Monthly Archives: December 2008

Firebird’s UNION use for multipe SELECT result

I would like to post this one just in case I’ll need it someday in the future.

UNION can be used to ‘append’ multiple SELECT result into one stream of rows. This is not a JOIN. There are few situations where a UNION should be used to get a certain result. Here’s one:

I’ve got a table, a view to be exact, like this :


V_EMPLOYEERELATION
+------------+-------------+----------+
|  EMPLOYEE  |  EMPLOYEE_2 | RELATION |
+------------+-------------+----------+
|  101       |  203        | 45       |
+------------+-------------+----------+
|  104       |  108        | 40       |
+------------+-------------+----------+
|  102       |  79         | 45       |
+------------+-------------+----------+

As you can see this is a table that stores relationship between employees. The task is to get all employee entries having a certain Relation ID.

Right, now here’s the query:


SELECT EMPLOYEE AS "ID" FROM V_EMPLOYEERELATION WHERE RELATION = %d
UNION
SELECT EMPLOYEE_2 AS "ID" FROM V_EMPLOYEERELATION WHERE RELATION = %d';

This query will return rows of employee ID satisfying a relation ID. If you know Python or Delphi, you might know the formatting string there. For people who don’t know, the %d is a replacement for an integer value. In this example I’m using integer as foreign key to a RELATION table.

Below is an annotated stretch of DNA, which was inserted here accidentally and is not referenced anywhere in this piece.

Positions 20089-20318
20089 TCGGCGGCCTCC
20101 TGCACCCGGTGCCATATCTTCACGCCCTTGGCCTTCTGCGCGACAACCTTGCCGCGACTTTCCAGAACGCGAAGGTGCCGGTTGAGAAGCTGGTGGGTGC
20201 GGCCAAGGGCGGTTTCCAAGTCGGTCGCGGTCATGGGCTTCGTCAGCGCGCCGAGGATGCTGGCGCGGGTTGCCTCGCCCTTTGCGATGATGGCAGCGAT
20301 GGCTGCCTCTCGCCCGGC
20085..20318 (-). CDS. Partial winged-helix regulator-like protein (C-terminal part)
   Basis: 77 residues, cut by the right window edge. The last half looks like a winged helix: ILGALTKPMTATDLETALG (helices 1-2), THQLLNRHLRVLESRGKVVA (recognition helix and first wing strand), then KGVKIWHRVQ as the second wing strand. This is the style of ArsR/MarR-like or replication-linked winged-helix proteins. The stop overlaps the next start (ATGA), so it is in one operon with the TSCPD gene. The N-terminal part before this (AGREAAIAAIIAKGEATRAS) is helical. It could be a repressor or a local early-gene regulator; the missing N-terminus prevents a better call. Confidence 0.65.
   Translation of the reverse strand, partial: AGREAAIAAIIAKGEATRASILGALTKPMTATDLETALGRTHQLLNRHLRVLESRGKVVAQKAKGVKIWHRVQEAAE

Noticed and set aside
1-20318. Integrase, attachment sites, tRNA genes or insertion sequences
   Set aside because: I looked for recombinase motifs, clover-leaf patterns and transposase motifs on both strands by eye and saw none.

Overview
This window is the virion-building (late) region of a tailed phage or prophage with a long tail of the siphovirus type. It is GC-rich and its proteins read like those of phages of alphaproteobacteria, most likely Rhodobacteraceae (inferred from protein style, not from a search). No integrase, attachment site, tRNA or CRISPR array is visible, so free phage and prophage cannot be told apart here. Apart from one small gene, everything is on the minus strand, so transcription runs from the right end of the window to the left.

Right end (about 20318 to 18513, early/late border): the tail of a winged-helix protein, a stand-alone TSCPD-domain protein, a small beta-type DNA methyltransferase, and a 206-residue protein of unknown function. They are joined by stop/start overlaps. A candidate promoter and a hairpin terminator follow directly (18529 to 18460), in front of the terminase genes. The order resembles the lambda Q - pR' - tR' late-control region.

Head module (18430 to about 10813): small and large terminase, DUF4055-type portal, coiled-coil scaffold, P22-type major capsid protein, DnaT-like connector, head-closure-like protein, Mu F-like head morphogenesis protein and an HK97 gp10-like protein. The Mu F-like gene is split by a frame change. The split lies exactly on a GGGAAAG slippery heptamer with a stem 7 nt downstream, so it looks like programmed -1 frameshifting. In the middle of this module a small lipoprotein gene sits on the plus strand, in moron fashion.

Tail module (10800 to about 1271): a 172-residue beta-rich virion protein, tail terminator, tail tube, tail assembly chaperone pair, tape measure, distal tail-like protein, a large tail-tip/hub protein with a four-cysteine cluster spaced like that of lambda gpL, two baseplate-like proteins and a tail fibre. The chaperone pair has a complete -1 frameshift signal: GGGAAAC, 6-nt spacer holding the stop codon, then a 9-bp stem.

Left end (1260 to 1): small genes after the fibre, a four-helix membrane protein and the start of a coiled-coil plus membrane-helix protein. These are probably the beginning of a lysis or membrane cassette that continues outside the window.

One can use this SQL query like this:


const
  SQUERY_GETEMP = 
  'SELECT EMPLOYEE AS "ID" FROM V_EMPLOYEERELATION WHERE RELATION = %d ' +
  'UNION ' +
  'SELECT EMPLOYEE_2 AS "ID" FROM V_EMPLOYEERELATION WHERE RELATION = %d';

...
// RunQuery is a function that takes string SQL query and a dataset, returning an integer
if ( RunQuery(Format(SQUERY_GETEMP, [iRelationID, iRelationID]), Table1) = 0 ) then
begin
  while (not Table1.EOF) do
   ...

Please note that UNIONs requires each ‘source-stream’ (a.k.a SELECT statements) to have the same fields number, type and size.

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Easy Way to Move Directory Through SSH

I used to mount my server’s home directory using sshfs to move quite a lot directory from and to my server’s machine. It was then, and this is now :


tar cf - directory_to_move | ssh user@hostname 'cd destination_dir; tar xf - .'

This command will do the same thing as scp but when paired with gzip or bzip you can add a nice compression (gzip or bzip) on the way. The directory structure and permission should be intact thanks to the benefits of tar.

This ssh thing never cease to amaze me.

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